Free-Range Kids

Swiss Cops Investigate 8-Year-Old Boy for Trying to Use Toy Money

The boy will have his name in police records until the year 2032.


An 8-year-old Swiss boy was investigated by the police for asking if he could use play money to make a purchase in a village shop.

Note that that kid wasn't even trying to palm the cash off as real, which would have been pretty tough: It was a euro printed on plain paper decorated with blue Chinese characters. No doubt some day this may be a reality in Europe. But that day has not yet come.

The fake money was given out at a recent carnival in the town of Sissach, Switzerland. There is a Chinese tradition where family members burn paper versions of everything from mansions to money to Marlboros, so that their ancestors will enjoy them in the afterlife. That's what these euros" were. And, for the record, euros aren't even the currency in the northern Basel-Landschaft region, where this occurred. That area trades in Swiss francs.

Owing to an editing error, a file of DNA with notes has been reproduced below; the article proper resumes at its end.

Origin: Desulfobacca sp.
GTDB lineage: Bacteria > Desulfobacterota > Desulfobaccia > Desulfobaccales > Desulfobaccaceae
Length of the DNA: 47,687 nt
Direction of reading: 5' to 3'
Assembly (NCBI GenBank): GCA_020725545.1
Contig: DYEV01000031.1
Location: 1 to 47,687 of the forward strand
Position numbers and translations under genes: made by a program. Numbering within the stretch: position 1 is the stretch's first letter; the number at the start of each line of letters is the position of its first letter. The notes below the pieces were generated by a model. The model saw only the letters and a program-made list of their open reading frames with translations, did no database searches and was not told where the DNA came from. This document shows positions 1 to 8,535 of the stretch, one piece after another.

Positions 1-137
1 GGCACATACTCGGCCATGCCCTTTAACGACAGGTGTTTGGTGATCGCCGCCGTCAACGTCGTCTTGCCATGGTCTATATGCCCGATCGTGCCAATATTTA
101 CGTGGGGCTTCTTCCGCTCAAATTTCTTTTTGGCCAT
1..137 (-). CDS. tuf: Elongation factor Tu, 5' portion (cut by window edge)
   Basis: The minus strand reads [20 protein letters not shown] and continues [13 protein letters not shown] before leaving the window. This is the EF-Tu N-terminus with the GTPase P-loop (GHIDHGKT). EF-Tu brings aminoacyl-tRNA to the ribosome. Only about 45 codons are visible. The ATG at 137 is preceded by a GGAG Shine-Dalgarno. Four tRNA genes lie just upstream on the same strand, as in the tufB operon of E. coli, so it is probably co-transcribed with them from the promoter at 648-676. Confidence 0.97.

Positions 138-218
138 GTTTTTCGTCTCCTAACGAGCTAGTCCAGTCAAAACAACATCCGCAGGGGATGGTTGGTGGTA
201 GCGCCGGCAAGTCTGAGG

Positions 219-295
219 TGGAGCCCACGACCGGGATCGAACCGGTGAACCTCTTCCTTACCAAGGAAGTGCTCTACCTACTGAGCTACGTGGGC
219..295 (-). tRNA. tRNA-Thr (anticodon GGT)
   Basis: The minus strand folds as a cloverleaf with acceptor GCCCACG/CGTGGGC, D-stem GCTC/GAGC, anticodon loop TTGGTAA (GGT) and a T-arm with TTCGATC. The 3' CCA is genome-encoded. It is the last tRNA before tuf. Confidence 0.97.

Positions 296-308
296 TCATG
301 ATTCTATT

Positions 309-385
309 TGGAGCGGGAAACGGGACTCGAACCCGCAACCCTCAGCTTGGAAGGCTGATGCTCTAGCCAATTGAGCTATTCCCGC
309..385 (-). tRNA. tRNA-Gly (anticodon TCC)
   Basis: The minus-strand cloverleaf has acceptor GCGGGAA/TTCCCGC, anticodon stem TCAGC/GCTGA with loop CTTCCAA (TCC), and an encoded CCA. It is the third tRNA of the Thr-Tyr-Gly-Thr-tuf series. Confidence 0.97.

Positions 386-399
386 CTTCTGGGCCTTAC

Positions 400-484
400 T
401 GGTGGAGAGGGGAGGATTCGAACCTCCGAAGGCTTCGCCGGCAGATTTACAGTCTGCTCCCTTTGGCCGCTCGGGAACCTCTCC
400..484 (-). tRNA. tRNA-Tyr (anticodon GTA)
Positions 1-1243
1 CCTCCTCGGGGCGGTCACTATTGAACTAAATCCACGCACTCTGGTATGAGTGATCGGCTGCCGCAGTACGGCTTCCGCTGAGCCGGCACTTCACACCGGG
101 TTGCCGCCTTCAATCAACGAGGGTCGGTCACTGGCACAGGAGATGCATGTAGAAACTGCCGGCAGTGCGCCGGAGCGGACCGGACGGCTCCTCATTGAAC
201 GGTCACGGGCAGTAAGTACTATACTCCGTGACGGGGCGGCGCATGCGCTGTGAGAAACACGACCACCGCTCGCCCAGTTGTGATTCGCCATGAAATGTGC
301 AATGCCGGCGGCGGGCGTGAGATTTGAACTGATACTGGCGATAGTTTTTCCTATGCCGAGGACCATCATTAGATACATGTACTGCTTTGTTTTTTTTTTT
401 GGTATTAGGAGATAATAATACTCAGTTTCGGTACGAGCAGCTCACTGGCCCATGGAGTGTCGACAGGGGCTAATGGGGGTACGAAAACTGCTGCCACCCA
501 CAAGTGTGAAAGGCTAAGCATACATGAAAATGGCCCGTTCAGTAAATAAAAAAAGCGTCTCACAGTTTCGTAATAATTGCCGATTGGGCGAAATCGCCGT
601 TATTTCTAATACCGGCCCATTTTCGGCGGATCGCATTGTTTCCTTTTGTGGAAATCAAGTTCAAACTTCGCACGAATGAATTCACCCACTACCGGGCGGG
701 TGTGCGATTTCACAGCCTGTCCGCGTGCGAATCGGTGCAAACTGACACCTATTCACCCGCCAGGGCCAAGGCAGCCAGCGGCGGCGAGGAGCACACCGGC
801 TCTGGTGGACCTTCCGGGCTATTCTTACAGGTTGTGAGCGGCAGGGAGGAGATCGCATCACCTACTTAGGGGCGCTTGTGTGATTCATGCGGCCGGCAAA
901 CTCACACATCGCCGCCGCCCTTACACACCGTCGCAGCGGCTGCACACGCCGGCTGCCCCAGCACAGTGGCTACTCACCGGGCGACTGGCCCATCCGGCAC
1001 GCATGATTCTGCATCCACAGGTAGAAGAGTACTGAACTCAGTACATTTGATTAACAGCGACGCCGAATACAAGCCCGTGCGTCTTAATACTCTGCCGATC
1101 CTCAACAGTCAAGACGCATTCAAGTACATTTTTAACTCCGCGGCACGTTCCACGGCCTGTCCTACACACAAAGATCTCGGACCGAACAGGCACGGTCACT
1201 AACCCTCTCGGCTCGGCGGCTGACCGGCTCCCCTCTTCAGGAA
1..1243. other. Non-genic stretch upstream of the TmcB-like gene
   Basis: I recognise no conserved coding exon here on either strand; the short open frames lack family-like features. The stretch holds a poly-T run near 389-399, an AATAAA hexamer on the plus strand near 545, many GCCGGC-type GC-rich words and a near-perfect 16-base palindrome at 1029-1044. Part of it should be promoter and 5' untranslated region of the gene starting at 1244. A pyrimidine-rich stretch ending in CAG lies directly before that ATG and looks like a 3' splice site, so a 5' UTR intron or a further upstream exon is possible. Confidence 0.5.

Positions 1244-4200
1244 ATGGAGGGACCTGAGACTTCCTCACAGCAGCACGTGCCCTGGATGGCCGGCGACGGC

But who gives a flying yodel about such trifles? Store manager Tanja Baumann told reporters that even though the money was obviously fake, she had to call the cops because, "It is our store policy. We were instructed to do so by the headquarters in Winterthur."

In any event, the incident didn't end there. The cops were dispatched to the young miscreants' house the next day. This was no tip of the hat, Boys, you're not going to do that again, right? The visit lasted three hours. What's more, reports The Guardian:

They brought along stills from surveillance footage, including one of the boy and the girl standing at the till, the report said…

The brothers had their mug shots taken.

Then their house was searched for more toy money.

A police spokesman said, "We were informed that children with a bundle of counterfeit euro notes tried to buy goods. There was therefore suspicion of counterfeit money being put into circulation."

The boy will have his name in police records until the year 2032.

The Guardian reported that "the investigating officer had to determine whether the fake money was used deliberately and whether the children were punishable by law."

Apparently that's what it takes to close a case in Switzerland. And you thought their clocks were cuckoo.